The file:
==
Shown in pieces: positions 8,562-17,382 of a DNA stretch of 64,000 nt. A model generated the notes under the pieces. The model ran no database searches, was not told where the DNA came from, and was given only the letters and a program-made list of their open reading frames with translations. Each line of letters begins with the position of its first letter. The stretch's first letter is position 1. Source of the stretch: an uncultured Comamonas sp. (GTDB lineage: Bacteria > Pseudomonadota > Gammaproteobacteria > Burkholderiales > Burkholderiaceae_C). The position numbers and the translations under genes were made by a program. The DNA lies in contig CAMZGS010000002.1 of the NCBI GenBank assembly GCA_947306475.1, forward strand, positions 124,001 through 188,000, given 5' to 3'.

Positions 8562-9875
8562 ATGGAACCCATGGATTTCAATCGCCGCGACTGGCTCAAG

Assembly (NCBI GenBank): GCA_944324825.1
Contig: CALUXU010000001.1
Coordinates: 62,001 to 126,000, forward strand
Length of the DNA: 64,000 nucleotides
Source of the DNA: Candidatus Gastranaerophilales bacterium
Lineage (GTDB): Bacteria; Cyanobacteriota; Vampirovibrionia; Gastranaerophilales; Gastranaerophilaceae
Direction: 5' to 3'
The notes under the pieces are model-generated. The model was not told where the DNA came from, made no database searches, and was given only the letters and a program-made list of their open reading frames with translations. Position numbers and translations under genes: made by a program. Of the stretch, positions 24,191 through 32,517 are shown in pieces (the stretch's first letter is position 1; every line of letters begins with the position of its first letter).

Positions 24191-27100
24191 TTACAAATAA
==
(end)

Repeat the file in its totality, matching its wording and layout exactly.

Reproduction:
Shown in pieces: positions 8,562-17,382 of a DNA stretch of 64,000 nt. A model generated the notes under the pieces. The model ran no database searches, was not told where the DNA came from, and was given only the letters and a program-made list of their open reading frames with translations. Each line of letters begins with the position of its first letter. The stretch's first letter is position 1. Source of the stretch: an uncultured Comamonas sp. (GTDB lineage: Bacteria > Pseudomonadota > Gammaproteobacteria > Burkholderiales > Burkholderiaceae_C). The position numbers and the translations under genes were made by a program. The DNA lies in contig CAMZGS010000002.1 of the NCBI GenBank assembly GCA_947306475.1, forward strand, positions 124,001 through 188,000, given 5' to 3'.

Positions 8562-9875
8562 ATGGAACCCATGGATTTCAATCGCCGCGACTGGCTCAAG

Assembly (NCBI GenBank): GCA_944324825.1
Contig: CALUXU010000001.1
Coordinates: 62,001 to 126,000, forward strand
Length of the DNA: 64,000 nucleotides
Source of the DNA: Candidatus Gastranaerophilales bacterium
Lineage (GTDB): Bacteria; Cyanobacteriota; Vampirovibrionia; Gastranaerophilales; Gastranaerophilaceae
Direction: 5' to 3'
The notes under the pieces are model-generated. The model was not told where the DNA came from, made no database searches, and was given only the letters and a program-made list of their open reading frames with translations. Position numbers and translations under genes: made by a program. Of the stretch, positions 24,191 through 32,517 are shown in pieces (the stretch's first letter is position 1; every line of letters begins with the position of its first letter).

Positions 24191-27100
24191 TTACAAATAA